“Despite these and in the absence of formal notice of termination (of negotiations) from the GPH, the NDFP remains open to the resumption of talks if the GPH shows willingness to comply with its obligations under the agreements.” – Luis Jalandoni, NDFP
By RAYMUND B. VILLANUEVA
MANILA – President Benigno Aquino III said his administration is willing to resume the peace talks with the Left provided that the latter shows sincerity.
In an interview over Bombo Radyo on Thursday May 14, 2015 and as reported by the Philippine Daily Inquirer on Friday, Aquino accused the National Democratic Front of the Philippines (NDFP) of making “impossible demands” in order for the negotiations to resume, including the reconstitution of its list of peace consultants.
Aquino further said that the GPH did not agree on freeing persons it arrested despite declarations by the NDFP that they are peace consultants, which was one of the alleged reasons why the NDFP walked out of the talks.
In a recent videotaped speech before a Rotary Club in Baguio City, Luis Jalandoni, NDFP panel chairman, said it is the GPH which declared that it is no longer willing to return to the negotiating table in mid-2013.
Jalandoni further said that contrary to the GPH’s claims, the NDFP did not withdraw its proposal for an alliance and truce which it offered the GPH in January 2011.
Jalandoni revealed that by December 2014, the supposedly President Benigno Aquino-mandated team and the NDFP had made a draft agreement on the timetable for the discussions and agreements on both the regular and special tracks of the negotiations.
Jalandoni said the timetable shall have included discussions on the Comprehensive Agreement on Respect for Human Rights and International Humanitarian Law (Carhrihl) and the reconvening of its Joint Monitoring Committee, as well as the release of “falsely-charged and illegally detained political prisoners.”
He also said both the NDFP and the GPH special team came close to signing a “draft tentative agreement (that) also included the reconstitution of the Jasig (Joint Agreement on Safety and Immunity Guarantees) and the release of illegally-detained consultants of the NDFP and other Jasig-protected persons.”
“Unfortunately, the Mamasapano fiasco and the resultant backlash on the GPH-MILF (Moro Islamic Liberation Front) peace process, in general, and the proposed Bangsamoro Basic Law, in particular, have also adversely affected the GPH-NDFP peace negoatiations,” Jalandoni said.
“In the first place, Aquino administration officials themselves admitted that they could not handle two peace talks at the same time. What, with their hands full saving the BBL and preventing the collapse of the entire GPH-MILF peace process,” he said.
Jalandoni did not name the officials. But previous reports point to former Alaminos City, Pangasinan mayor Hernani Branganza as a member of the so-called special team. Braganza was even spotted at the Communist Party of the Philippines’ grand 46th anniversary celebrations in Surigao del Sur last December 26 along with NDFP negotiating panel member Fidel Agcaoili.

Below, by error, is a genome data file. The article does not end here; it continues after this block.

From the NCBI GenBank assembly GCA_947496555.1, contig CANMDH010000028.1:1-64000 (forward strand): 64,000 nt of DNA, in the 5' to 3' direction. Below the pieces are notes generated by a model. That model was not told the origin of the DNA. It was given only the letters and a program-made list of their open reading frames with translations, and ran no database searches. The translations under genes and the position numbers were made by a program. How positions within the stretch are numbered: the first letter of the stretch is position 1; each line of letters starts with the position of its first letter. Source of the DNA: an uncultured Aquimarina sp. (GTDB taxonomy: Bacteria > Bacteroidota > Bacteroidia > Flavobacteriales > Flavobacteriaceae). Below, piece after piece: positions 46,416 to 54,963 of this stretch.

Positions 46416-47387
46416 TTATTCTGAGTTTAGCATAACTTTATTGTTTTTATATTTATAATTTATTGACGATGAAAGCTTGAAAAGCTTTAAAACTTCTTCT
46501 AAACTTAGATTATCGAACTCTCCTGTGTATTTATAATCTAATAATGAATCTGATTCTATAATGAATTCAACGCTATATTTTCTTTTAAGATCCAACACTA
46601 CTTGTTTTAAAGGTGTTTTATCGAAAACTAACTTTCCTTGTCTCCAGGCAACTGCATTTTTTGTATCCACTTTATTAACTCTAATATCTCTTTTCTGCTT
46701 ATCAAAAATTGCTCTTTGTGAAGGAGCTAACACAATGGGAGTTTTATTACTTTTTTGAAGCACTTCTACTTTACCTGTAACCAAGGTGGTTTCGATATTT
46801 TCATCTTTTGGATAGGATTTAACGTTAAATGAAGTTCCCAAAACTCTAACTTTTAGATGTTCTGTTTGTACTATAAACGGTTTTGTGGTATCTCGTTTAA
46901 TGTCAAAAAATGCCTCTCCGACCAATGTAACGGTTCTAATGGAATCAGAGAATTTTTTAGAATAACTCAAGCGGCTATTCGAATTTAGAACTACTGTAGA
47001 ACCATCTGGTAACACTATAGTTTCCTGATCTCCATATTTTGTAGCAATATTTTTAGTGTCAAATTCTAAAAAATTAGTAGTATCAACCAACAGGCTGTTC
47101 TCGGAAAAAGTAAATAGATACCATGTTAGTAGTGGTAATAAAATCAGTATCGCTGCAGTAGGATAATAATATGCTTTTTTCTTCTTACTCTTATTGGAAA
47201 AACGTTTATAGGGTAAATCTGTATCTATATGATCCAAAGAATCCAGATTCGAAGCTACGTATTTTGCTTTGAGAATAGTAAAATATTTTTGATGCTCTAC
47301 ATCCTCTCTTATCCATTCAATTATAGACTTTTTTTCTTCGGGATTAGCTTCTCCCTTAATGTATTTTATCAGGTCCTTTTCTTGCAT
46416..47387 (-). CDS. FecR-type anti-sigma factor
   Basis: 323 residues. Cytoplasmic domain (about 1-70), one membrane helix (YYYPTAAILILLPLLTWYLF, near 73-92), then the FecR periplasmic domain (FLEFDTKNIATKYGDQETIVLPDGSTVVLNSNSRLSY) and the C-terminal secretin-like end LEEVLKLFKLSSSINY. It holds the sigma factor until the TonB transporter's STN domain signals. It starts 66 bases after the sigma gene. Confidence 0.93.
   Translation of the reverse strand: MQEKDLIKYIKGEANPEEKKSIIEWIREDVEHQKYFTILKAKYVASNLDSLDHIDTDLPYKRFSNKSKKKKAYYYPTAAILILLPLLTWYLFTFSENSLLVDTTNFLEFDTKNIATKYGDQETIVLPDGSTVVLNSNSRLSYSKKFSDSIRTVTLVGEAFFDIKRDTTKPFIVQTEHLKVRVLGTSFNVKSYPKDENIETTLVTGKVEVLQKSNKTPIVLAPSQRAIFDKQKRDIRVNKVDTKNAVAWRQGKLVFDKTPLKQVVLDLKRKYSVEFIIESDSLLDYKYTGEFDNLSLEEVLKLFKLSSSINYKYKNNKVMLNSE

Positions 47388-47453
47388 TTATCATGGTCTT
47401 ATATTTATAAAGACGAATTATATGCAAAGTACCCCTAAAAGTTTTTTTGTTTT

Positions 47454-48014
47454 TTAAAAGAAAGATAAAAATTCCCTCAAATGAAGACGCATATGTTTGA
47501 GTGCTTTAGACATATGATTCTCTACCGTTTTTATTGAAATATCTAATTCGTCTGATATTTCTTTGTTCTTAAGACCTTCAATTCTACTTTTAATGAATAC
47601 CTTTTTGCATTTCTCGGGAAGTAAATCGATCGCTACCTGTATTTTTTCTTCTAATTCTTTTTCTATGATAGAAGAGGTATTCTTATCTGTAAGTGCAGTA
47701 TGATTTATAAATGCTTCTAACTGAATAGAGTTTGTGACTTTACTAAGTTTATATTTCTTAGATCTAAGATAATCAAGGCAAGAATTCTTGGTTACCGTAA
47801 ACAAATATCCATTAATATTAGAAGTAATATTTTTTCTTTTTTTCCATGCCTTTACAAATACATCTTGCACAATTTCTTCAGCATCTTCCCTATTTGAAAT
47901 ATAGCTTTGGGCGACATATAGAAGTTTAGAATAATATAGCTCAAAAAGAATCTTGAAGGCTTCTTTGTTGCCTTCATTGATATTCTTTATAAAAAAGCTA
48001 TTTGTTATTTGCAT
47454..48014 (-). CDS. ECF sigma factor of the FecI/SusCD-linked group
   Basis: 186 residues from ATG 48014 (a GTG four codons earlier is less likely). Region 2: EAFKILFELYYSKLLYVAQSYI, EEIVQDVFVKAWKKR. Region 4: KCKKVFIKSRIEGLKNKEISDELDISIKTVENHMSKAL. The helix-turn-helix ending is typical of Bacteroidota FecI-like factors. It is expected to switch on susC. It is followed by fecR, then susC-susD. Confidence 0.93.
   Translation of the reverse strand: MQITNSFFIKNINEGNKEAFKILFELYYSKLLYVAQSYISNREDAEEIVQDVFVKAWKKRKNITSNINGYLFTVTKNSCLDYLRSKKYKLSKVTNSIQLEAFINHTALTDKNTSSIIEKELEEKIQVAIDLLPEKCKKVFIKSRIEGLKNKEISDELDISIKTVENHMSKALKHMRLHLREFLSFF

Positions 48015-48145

Jalandoni explained that the offer for an alliance and truce is part of the “special track” that would have run parallel to the “regular track” for continuing discussions until succeeding agreements are reached on social-economic as well as political and constitutional reforms in accordance with The Hague Joint Declaration signed by both parties in the Netherlands in 1992.
“These agreements would, in turn, pave the way to the cessation of hostilities and disposition of forces,” Jalandoni said.
“Unfortunately, under the Aquino administration, OPAPP (Office of the Presidential Adviser on the Peace Process) secretary Teresita Deles and GPH Panel chair (Alex) Padilla called The Hague Joint Declaration ‘a document of perpetual division,’” he said.
As to the list of peace consultants, Jalandoni said the diskette containing the list was corrupted when the Dutch police raided its international headquarters in Utretch, The Netherlands. The NDFP said the raid was at the behest of both the Philippine and United States of America governments.
Human rights group Karapatan said there are currently 15 detained NDFP peace consultants, the most recent of whom, Ruben Saluta, was arrested only last March.
The NDFP has maintained that the release of detained NDFP consultants is in compliance with the Joint Agreement on Safety and Immunity Guarantees (Jasig) signed by both parties.
Jalandoni said the GPH refused to honor the Jasig, or reconstitute it, as provided for in the agreement.
He added that the GPH also refused to convene the Joint Monitoring Committee to review the thousands of formally filed complaints of human rights and international humanitarian law violations.
“Despite these and in the absence of formal notice of termination (of negotiations) from the GPH, the NDFP remains open to the resumption of talks if the GPH shows willingness to comply with its obligations under the agreements,” Jalandoni said.